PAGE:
The Astros are playing the cruelest of Nationals spoilers

WASHINGTON — This was the party without food. Without booze. Without music.

The invites went out. The RSVPs were staggering. More than 131,000 attended the first World Series games in Washington in 86 years. The mood was great at Nationals Park. The anticipation to erupt in celebration could be felt for three days.

And …

The fans so badly wanted a reason to turn expectation into exhilaration. The Astros just wouldn’t let that happen — they crashed this party. Twenty-seven innings were played over the weekend in the nation’s capital. Washington led in zero of them. The Nationals managed three runs in three games. They had one hit in 21 at-bats with runners in scoring position.

They arrived two wins from a sweep and, with a 7-1 setback Sunday, leave one loss from elimination. So Oct. 5, 1933, will — at least for one more year — remain the last time the home team won a World Series game in D.C. The franchise that was the Expos and is now the Nationals still has never won a home Fall Classic contest.

This played like a cruel prank. A polarized city had found commonality on how much it loved the Nats. The fans arrived early, stayed late even when unpleasant outcomes were becoming overt and they all dressed in crimson, Nationals Park staging red October.

But Game 3 was lost 4-1, so there wouldn’t be a sweep, but at least the Nats still led the series. Then came an 8-1 clobbering that tied the 115th World Series, but at least the Nationals had the indomitable Max Scherzer to counter Astros ace Gerrit Cole, salvage the final game in Washington and give the Nats two shots in Houston to gain the one win that would be needed to capture the title.

That would be something for which to finally unleash pent-up euphoria, to at last get this party started.

But this bulletin just in: Scherzer would not start Game 5. The righty had gone to sleep Saturday night with neck pain, hoping it would subside. Instead, he awoke hardly able to get out of bed, incapable of lifting his pitching arm over his head.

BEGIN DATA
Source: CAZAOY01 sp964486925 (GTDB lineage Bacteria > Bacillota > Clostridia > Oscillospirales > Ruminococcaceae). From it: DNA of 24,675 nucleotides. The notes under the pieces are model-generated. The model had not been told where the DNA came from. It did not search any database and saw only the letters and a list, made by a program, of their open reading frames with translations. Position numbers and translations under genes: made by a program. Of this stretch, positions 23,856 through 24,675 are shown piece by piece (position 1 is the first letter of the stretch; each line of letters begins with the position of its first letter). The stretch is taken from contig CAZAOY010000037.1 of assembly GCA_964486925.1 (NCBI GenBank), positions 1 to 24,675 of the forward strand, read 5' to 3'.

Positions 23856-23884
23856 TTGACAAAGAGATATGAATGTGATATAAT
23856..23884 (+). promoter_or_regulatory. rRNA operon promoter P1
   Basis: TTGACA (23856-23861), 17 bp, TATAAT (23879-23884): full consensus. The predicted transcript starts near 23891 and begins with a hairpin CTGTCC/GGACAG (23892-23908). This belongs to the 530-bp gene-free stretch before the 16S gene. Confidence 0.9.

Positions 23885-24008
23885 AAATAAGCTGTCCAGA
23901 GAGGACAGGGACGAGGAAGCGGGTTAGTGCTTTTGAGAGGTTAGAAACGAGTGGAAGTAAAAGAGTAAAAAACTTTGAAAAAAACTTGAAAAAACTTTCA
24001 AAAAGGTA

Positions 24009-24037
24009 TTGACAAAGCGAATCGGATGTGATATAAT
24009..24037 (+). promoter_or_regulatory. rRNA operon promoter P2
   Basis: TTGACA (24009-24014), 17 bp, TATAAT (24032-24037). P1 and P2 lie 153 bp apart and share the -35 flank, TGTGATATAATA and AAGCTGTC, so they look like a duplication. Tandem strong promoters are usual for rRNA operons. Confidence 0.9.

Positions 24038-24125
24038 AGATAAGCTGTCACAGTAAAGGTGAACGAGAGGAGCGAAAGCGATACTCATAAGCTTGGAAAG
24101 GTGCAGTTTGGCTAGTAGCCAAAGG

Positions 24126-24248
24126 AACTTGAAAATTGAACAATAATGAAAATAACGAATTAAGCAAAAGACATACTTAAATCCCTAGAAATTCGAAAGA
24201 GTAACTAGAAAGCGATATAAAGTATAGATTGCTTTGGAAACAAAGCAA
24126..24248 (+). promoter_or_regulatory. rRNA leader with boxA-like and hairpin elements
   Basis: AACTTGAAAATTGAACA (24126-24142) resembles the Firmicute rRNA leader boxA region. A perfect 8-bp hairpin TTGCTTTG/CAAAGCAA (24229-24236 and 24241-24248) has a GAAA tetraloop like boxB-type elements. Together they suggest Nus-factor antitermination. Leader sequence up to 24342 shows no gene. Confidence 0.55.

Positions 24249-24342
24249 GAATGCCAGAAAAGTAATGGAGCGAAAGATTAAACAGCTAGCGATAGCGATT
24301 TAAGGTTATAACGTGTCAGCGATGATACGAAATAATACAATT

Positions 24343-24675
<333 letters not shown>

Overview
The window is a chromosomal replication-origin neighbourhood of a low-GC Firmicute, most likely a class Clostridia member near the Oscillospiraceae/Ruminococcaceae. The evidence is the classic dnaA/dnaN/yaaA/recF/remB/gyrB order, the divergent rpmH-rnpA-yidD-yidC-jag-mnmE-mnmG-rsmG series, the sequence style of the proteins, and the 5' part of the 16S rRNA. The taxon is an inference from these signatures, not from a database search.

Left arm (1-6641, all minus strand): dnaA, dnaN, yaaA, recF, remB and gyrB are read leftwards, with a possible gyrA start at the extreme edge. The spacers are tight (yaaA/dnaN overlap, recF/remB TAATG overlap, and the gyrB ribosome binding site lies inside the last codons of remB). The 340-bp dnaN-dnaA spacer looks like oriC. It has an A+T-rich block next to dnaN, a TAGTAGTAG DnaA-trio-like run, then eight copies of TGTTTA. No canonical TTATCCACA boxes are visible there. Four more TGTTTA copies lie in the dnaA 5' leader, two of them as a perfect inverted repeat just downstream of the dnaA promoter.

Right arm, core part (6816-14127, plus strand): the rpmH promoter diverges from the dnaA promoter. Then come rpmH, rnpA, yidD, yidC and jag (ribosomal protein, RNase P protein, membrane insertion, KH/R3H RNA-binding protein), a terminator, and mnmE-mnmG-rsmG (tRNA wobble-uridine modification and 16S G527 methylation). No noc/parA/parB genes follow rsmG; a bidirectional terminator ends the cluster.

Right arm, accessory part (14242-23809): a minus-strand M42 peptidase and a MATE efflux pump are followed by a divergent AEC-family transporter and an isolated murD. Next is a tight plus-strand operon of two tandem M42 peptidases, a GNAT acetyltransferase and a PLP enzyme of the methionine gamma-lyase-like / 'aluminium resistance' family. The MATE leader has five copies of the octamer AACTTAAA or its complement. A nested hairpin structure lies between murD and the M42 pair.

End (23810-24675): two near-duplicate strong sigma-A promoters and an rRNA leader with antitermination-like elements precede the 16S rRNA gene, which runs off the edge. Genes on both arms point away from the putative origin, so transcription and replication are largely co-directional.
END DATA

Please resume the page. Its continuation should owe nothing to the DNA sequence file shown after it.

“This is just a little thing that turned into a big thing that turned into a giant thing,’’ Scherzer said of the gestation of his pain. He could have been detailing the rising problems of the Nationals this series.

The Nats tabbed Joe Ross, who has a 5.21 ERA over the past three injury-smashed seasons. He had pitched just twice in the postseason, but once was two relief innings Friday. But Washington had few options. Pitching depth has been their bugaboo all year even while getting to this moment.

So the team and the fan base conjured the Rocky spirit. Unheralded Astros rookie Jose Urquidy had thrown five winning shutout innings in Game 4. Why not Ross in Game 5?

The Astros, that’s why. After losing twice at home to open this series and enduring public rebuke for their miserable organizational handling of a now-fired executive’s abusive behavior during the ALCS clinching celebration, the on-field Astros have regained their championship footing.

Yordan Alvarez, a DH inserted in left field for Game 5, and Carlos Correa — the sixth and seventh hitters in this stacked lineup — each hit a two-run homer off of Ross, who despite the throaty encouragement of the crowd had about the result you would expect: four runs, five innings.

And that just was not going to work with Cole putting the Cy in no mer-Cy. He held Washington to a Juan Soto solo homer in the seventh. That brought the Nats within 4-1 and also a sense of possibility. But by inning’s end, the potential was gone, replaced with fury toward home-plate ump Lance Barksdale only matched by their earlier booing when President Trump appeared on the outfield screen.

Through five games the home team has yet to win and the next two are in Houston and — unless he wakes up in angst — Stephen Strasburg will start Tuesday’s Game 6. This is what the Nats will cling to now after being outscored 19-3 over three days. A party 86 years in the making came to Washington. The attendance and anticipation were great.

The Astros robbed the joy.

Source: Read Full Article